Many watches were created for a specific purpose. Whether that was for fashion, athletics or being in the elements – watches find a void, then they fill it. That’s especially true for watches of wartime.
Here are some of the best watches of World War II, 75 years after the Allied nations declared victory in Japan.
Housed in a positively diminutive (by today’s standards, anyway) 30-
32mm case, the A-11 was manufactured by famed American watch
companies Elgin, Waltham and Bulova according to a standard from the
Mostly produced with black dials, white Arabic numerals
and hands and 60-minute gradations, so many were made that the A-11
is sometimes referred to as “the watch that won that War.”
Rarer white- dialed versions are sometimes seen, as well as examples issued to Commonwealth forces under the “6B” designation.
Hamilton Model 23
The Hamilton Model 23 chronograph was used by all branches of the armed forces, but predominantly used by the Air Force during WWII and into the 1950s Korean conflict.
Produced by Omega, Longines and Jaeger-LeCoultre for use by RAF
pilots and navigators, these watches featured white or black dials, Arabic
numerals, central seconds, non-luminous, blue steeled hands and cases
fashioned from “Duralumin” — an alloy of aluminum, copper, magnesium and manganese — that were fitted with steel backs.
Interestingly, in the mid-1950s, the Ministry of Defense re-cased some of the old Omega 30 T2 SC movements from the Omega variants in new, stainless steel cases and provided them new dials.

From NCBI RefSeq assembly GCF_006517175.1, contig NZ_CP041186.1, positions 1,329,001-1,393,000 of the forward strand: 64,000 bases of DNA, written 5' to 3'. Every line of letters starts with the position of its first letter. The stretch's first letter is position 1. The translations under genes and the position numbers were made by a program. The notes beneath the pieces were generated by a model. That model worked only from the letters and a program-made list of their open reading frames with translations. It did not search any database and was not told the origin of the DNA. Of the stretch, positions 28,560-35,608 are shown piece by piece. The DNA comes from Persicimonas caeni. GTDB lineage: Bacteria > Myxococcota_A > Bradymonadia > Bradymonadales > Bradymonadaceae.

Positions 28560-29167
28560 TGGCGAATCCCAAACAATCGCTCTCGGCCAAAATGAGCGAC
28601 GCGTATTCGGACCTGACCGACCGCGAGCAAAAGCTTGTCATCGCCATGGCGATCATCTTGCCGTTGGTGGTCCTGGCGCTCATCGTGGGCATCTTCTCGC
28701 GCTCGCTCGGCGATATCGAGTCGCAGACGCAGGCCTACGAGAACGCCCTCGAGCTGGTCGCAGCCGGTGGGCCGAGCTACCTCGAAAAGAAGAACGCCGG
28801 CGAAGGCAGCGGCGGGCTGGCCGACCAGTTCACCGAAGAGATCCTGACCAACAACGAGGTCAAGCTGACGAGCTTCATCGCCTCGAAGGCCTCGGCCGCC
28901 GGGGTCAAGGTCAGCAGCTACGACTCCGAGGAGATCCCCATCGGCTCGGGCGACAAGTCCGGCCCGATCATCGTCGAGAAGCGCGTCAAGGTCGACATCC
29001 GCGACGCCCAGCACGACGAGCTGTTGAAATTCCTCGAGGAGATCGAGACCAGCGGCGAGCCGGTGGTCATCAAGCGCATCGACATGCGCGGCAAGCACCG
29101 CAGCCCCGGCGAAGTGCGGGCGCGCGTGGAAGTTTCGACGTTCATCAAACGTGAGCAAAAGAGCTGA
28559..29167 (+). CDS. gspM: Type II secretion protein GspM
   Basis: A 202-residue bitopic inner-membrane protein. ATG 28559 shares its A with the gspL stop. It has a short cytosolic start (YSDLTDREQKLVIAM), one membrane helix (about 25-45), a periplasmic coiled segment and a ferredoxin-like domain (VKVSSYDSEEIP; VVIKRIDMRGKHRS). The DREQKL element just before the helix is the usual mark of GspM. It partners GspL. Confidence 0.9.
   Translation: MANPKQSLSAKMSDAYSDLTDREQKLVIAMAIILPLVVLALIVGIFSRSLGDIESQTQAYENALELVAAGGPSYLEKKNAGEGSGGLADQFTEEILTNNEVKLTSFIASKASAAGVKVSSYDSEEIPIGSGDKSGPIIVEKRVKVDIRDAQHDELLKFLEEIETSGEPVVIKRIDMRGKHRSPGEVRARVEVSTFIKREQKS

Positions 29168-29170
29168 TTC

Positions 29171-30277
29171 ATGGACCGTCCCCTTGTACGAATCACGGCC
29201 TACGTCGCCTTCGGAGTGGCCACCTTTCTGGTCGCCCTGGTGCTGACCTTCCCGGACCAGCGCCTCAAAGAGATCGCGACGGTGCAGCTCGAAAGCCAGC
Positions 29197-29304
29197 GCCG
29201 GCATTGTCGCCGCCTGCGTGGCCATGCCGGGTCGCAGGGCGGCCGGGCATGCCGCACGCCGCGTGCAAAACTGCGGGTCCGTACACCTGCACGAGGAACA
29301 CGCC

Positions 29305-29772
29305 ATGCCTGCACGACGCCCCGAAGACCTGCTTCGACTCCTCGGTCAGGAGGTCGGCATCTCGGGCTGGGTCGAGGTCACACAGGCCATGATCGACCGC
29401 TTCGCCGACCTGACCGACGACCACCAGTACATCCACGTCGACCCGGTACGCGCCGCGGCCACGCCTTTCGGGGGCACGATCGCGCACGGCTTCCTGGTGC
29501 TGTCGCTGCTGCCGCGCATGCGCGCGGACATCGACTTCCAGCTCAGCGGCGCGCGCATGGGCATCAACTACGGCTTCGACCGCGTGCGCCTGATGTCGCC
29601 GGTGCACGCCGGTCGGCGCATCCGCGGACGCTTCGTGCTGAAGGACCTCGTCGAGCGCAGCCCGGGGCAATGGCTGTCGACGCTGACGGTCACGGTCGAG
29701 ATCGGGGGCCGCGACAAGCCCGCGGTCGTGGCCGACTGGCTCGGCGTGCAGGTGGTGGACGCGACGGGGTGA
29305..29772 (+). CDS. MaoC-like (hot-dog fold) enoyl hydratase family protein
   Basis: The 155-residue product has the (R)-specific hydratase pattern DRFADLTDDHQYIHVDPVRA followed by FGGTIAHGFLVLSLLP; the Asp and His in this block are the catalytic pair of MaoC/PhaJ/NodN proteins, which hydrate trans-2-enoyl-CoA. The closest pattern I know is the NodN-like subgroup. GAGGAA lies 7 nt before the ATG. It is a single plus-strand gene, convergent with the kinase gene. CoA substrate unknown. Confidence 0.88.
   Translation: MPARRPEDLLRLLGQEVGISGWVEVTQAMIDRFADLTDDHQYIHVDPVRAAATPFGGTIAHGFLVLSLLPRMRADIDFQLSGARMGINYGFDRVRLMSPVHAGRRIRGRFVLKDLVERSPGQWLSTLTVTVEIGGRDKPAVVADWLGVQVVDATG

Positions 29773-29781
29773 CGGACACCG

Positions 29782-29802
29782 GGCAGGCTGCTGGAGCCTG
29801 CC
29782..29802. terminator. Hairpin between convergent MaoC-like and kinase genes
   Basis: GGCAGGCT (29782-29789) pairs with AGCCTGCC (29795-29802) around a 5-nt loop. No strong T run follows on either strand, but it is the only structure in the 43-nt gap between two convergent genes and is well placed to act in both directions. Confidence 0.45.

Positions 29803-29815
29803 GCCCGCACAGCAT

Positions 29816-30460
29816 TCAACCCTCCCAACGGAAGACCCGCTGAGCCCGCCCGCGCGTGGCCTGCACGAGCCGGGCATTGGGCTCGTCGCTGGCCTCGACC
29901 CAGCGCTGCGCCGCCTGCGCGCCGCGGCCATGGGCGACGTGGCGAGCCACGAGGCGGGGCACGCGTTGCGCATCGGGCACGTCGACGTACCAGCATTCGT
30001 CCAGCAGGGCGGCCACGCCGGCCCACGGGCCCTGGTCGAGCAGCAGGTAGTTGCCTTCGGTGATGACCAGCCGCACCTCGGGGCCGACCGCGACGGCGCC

The “Canteen watch” was produced by Hamilton and Elgin for the U.S.
Bureau of Ships and issued to Underwater Demolition Teams personnel,
whose job it was to clear harbors of obstructions and ordnance and to
gather intelligence ahead of beach landings.
They utilized manually-wound, central-seconds movements and featured a unique twist: a special screw-on cover over the crown connected to the watch case by a chain.
This, in combination with a crystal that was soldered onto the
case, was designed to prevent water incursion — an early, American
attempt at a dedicated military dive watch.
Produced by Hanhart and Tutima in single and dual-pusher versions
from 1939 and 1941, respectively, these aviation chronographs were
earmarked for Luftwaffe personnel.
Utilizing the cal. 41 from Hanhart, cal. 59 by Tutima (both dual-pusher designs) or the cal. 40 from Hanhart (single-pusher design), they featured nickel-plated brass cases, black dials with white Arabic numerals, central flyback seconds hands, 30-minute and running seconds counters and knurled rotating or smooth fixed bezels.
A well-known, recognizable variant had a red-coated
chronograph pusher, a design that’s still present in the modern Hanhart
Seikosha, part of the Seiko group, produced different watches and clocks
in the 1930s and 1940s for the Japanese military.
The Tensoku (an abbreviation of tentai kansoku, meaning “astronomical observation”) was produced for pilots of the Mitsubishi A6M Zero, the aircraft infamous for its role in the attack on Pearl Harbor.
Roughly analogous to Germany’s Beobachtungs-uhren, they featured oversized 48.5mm cases, manually wound movements, large onion crowns, Arabic numerical indices and coin-edge bezels.
Mark Sirianni Watch Repair
25 Fraley Street
Kane, Pa. 16735
CHARLEY PHOTO OF THE DAY: She is tired from the heat. “Wearing a black fur coat during the summer is no fun” said Charley